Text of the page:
Neck pain may go together with stiffness and decreased ability to move the neck well. Neck pain is, after back and shoulder pain, the most common disease of the musculoskeletal system. Approximately two out of three people have a history of neck pain during life. Usually, there is no obvious cause and the pain is gone within a few weeks.


How neck pain arises is not always clear. It is possibly the result of stress, overload, a wrong move or a wrong posture. Even after a fall or punch, for example in sports, the neck can hurt. Whether draught and cold play a role is uncertain. Possible causes are:

Rare causes of neck pain are: neck hernia, meningitis, arthritis, vertebral fractures or cancer metastases.


People with neck pain have pain in their lower neck. The pain may be felt in the back of the head to low in the neck just at the transition to the thoracic spine. The pain may radiate to the shoulders and/or arms, but also to the head. Sometimes, they are the static postures that hurt, but also moving, such as looking back, can be very painful. In addition to neck pain, there can also be other symptoms, such as tingling in the arms. The pain is dull or aching. Neck pain can be very bothersome. It is sometimes difficult to do everyday things normally.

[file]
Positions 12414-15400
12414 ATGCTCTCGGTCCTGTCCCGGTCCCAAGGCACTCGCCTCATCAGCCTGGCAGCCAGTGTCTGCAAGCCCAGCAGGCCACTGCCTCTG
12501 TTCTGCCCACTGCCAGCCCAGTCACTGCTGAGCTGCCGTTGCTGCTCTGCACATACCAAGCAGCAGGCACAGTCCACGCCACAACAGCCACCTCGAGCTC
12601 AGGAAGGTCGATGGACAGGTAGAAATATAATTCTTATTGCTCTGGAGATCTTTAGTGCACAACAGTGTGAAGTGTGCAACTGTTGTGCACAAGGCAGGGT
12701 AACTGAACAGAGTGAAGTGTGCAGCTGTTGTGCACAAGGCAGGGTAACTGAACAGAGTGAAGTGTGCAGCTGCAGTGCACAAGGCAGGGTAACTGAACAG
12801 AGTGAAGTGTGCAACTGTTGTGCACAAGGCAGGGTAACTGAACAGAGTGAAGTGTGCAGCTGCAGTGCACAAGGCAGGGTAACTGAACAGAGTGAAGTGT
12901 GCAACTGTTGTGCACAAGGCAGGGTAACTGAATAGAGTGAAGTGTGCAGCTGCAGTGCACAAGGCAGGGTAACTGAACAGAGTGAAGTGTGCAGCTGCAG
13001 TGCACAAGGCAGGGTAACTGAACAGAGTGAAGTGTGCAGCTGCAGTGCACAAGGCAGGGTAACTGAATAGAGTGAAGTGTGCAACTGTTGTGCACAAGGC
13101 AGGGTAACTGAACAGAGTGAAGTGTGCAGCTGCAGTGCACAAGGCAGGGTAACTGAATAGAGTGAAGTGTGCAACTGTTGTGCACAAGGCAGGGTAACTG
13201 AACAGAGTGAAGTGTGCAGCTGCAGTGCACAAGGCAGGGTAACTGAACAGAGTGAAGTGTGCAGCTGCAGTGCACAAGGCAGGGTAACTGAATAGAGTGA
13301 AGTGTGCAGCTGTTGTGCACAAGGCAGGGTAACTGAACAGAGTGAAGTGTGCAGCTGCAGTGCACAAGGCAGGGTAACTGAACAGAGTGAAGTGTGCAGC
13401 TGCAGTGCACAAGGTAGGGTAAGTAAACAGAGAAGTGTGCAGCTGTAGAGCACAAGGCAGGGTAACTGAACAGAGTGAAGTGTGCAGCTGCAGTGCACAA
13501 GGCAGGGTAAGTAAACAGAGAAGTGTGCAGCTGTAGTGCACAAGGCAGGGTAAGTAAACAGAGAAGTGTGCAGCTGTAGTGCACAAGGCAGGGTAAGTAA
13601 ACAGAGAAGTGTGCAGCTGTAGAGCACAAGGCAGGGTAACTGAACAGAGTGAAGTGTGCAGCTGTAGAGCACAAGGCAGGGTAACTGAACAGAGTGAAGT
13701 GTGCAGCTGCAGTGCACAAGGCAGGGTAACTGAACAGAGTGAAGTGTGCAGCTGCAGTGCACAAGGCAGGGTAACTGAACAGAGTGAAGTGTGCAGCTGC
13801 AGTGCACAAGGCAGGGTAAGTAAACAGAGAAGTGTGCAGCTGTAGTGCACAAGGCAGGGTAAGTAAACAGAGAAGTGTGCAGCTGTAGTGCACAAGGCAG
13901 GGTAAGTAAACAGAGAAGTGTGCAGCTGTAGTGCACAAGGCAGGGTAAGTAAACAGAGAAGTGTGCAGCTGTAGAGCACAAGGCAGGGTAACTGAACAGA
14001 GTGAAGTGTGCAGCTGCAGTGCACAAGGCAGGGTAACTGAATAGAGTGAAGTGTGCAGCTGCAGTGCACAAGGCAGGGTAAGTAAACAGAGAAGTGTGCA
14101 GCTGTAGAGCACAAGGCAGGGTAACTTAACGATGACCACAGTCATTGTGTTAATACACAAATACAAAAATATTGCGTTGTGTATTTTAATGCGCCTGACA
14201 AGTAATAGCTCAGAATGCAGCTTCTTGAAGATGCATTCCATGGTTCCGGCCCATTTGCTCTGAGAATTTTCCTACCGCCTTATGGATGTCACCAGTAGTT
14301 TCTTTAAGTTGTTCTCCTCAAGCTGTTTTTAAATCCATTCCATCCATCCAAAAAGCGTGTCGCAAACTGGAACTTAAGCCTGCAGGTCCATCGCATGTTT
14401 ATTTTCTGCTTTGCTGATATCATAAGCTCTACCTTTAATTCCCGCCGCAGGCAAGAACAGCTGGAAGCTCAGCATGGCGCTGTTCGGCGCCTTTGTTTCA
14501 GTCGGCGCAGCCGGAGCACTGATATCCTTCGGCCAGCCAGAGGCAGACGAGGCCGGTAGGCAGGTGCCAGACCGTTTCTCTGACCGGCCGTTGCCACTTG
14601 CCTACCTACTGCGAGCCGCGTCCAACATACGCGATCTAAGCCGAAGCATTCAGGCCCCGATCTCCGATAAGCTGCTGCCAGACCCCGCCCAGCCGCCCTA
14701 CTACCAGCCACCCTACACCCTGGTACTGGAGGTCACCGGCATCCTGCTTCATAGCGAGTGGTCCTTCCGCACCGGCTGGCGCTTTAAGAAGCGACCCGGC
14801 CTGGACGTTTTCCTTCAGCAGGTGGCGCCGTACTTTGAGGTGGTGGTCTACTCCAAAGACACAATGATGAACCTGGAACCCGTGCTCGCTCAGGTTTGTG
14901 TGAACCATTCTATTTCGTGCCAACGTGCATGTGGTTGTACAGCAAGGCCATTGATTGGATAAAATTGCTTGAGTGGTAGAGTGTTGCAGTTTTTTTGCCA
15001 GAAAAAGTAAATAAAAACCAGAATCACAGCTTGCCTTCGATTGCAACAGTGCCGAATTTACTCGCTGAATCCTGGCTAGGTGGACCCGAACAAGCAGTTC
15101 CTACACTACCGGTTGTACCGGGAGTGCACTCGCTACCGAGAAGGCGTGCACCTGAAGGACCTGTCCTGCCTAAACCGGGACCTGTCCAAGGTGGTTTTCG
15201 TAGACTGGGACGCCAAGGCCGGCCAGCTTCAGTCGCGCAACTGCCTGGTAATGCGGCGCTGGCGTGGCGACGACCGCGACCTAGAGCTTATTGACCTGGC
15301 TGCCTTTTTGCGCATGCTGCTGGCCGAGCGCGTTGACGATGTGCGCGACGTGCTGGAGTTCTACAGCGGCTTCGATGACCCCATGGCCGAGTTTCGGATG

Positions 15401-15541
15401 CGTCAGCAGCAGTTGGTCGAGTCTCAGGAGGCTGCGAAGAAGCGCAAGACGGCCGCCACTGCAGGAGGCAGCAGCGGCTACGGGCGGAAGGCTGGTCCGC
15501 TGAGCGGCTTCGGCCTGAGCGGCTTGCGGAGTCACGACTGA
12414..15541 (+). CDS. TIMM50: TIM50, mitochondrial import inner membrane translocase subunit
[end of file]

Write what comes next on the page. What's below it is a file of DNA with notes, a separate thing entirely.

Neck pain can be divided into acute neck pain (usually passes on its own in four to six weeks), chronic neck pain (lasts more than twelve weeks) and recurrent neck pain (when more than two episodes of neck pain occur in the same year).


The diagnosis of neck pain can often be made based on the story of the patient and physical examination. In order to identify the cause, additional examination is sometimes required, for example X-rays, CT scan or MRI scan.


The treatment of neck pain depends on the cause. Short-term painkillers are often prescribed. Physical therapists and remedial therapists can relieve cramps and pain by exercises, relaxation techniques and learning a good posture.


In most cases of acute (sudden) neckpain, the prognosis is good. The symptoms often improve after a few days and usually disappear within a few weeks. However, the time frame in which improvement occurs, is different for each person. Some people develop chronic or recurrent neck pain. Here, the pain tends to come and go, with an attack from time to time.